‘Her little world was phantasmagoric—strange shadows dancing on a sheet. It was as if the whole performance had been given for her—a mite of a half-scared infant in a great dim theatre’.
Henry James, What Maisie Knew
Scott McGehee and David Siegel’s adaptation of Henry James’ What Maisie Knew relocates the story in both space and time. Nineteenth century London gives way to contemporary New York. The plot shifts significantly but the heart of the tale remains intact. In the film, Maisie (Onata Aprile), the daughter of ageing rock star Susanna (Julianne Moore) and art dealer Beale (Steve Coogan), has to navigate the consequences of her parents’ separation and face their inability to see her as a person, rather than an object they feel obliged to fight over.
Henry James’ novel focuses on the cruelty of divorce, which leads to Maisie being ‘divided in two’ with ‘the portions tossed impartially to the disputants’. The film, instead, draws upon another aspect of the original text, which is its careful attention to the child’s feelings and point of view. It records Maisie’s descent into the dark world of her parents’ conflict and her experience of the injustice and hopelessness resulting from being at the mercy of other people’s often irresponsible and selfish decisions.
The film is full of moments which feel like distant childhood memories. Maisie’s impressions of the world are distinct and strong but do not always result in rational understanding. Her vision persists in a hazy, dream-like quality she’ll only manage to dispel years later. The film makes it clear, however, that both Maisie, and children in general, do have intuitive understanding of their environment. They might have a different type of perception than adults but it’s not any less acute, and may enable deeper insight. The film captures the distinct feel of being a child surrounded by an adult world. This is its great accomplishment. This world seems separate and alien but, at the same time, couldn’t be more familiar.
The impression of the overall situation is presented through a collage made up of what Maisie hears and observes. The shots of Maisie and her mother emphasise the importance of Maisie’s position. The frame often shows the girl in long shot but cuts Susanna at her waist. The mother and daughter have different concerns, their perspectives diverge. The film focuses on Maisie’s point of view because it’s fresh, open and allows her to look at the world while being unseen. She observes the interactions between adults with an almost anthropological detachment. She is allowed to see more because, as a child, she is excluded from the ‘knowing’ perspective of adulthood.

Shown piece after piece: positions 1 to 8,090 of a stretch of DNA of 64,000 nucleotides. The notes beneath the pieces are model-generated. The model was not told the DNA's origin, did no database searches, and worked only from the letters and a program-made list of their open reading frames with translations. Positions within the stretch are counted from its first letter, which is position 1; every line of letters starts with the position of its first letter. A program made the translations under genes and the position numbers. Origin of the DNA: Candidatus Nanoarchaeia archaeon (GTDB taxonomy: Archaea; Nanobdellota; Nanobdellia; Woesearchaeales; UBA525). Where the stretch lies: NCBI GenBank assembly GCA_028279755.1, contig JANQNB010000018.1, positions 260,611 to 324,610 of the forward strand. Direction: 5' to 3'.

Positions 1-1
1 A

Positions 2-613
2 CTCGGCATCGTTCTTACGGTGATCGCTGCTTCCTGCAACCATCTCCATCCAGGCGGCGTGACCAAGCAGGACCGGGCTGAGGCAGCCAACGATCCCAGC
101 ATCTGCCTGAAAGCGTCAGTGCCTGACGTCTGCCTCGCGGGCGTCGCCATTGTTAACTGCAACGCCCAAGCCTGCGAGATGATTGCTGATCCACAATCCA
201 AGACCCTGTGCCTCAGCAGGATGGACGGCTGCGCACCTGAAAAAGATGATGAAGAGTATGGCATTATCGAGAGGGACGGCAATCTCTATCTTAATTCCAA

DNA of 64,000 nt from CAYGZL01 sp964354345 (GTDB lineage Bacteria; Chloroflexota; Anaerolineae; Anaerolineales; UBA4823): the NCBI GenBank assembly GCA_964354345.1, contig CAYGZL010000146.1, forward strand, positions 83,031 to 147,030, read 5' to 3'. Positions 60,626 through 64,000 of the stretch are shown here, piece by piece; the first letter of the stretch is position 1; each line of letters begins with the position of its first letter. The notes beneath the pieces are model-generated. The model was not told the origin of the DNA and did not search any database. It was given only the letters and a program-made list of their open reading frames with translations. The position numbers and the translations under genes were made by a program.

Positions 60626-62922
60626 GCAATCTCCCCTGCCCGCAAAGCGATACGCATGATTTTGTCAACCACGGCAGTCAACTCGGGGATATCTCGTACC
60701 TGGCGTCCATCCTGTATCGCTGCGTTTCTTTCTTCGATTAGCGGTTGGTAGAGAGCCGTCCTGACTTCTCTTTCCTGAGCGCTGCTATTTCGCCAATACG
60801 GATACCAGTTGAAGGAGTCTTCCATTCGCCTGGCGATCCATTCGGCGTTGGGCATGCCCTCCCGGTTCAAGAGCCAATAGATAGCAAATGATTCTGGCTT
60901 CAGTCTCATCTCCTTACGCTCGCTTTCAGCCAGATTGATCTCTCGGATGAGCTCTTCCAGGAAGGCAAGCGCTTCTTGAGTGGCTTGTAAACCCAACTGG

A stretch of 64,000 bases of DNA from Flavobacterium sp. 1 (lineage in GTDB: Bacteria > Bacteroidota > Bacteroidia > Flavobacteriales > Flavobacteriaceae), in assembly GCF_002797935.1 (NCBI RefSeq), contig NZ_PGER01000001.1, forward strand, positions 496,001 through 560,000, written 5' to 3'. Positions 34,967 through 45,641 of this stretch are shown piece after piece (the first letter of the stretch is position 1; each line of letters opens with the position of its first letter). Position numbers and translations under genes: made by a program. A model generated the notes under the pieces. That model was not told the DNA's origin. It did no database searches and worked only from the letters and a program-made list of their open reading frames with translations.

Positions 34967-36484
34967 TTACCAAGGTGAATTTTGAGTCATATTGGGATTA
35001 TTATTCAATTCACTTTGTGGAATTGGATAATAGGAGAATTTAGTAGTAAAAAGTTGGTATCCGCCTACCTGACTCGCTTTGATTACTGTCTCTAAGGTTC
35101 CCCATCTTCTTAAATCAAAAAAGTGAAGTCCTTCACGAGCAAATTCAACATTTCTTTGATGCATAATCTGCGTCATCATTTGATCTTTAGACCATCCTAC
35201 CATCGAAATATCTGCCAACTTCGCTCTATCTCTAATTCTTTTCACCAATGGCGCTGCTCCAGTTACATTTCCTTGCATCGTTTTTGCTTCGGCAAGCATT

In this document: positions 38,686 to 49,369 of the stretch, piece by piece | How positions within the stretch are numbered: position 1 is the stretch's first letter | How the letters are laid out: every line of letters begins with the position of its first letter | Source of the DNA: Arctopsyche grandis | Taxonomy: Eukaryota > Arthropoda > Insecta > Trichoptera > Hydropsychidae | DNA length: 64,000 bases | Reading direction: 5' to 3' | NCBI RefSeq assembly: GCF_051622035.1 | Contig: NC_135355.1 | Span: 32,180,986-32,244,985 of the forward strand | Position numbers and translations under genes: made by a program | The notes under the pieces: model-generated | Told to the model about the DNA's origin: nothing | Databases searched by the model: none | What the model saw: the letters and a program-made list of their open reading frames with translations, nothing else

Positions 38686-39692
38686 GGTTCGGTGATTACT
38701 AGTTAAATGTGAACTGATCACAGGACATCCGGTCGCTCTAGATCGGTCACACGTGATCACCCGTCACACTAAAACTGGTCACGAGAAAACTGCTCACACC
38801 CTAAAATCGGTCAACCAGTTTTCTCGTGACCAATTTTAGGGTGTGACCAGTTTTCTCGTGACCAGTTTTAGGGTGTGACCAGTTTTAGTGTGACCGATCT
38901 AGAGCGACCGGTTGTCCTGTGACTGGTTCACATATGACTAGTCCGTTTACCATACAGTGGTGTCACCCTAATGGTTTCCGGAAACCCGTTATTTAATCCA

Because of this divide between the worlds of children and adults Maisie is often objectified and treated like a doll which can be passed from person to person, without any consideration of her feelings. At first, it is only Susanna’s new husband Lincoln (Alexander Skarsgård) who notices Maisie and treats her with genuine love and respect, causing Maisie to gravitate towards him. Margo (Joanna Vanderham), Maisie’s nanny and Beale’s new wife, soon joins Lincoln in his attempts to offer Maisie a real childhood.
The film challenges conventional representations of divorce, showing it as an opportunity for a positive change in Maisie’s life. It also treats her with great respect and understanding. Aprile brilliantly portrays the wisdom of a little girl, the strength of her survival instinct and intuition, her ability to love and care, and her willingness to forgive the unforgivable and move on without regrets. She skilfully presents lessons that adults should learn from children. In contrast, the damaged and lost Susanna is an end result of the deterioration of a failed adulthood. Moore gives the character real depth and turns Susanna’s infuriating failings into a depressing reflection of her fear and hopelessness. It’s a haunting and convincing performance, which adds to the film’s memorability.
The story is very moving, intelligent, well-balanced and thought-provoking. Despite the superficial impression of a happy ending, the film’s conclusion is far from straightforwardly positive. It establishes a stability which can and possibly will be lost, making Maisie’s joyful moments feel fragile, beautiful and bitter. Her ideal family is borrowed and, very likely, temporary. She is not, however, just a passive victim of the events around her. She knows and feels more than her parents. It is the fate of this ‘patient little girl to see much more than she at first understood, but also even at first to understand much more than any little girl, however patient, had perhaps ever understood before’.
PHOTOS// desireeeaglin, The Independent, saltypopcorn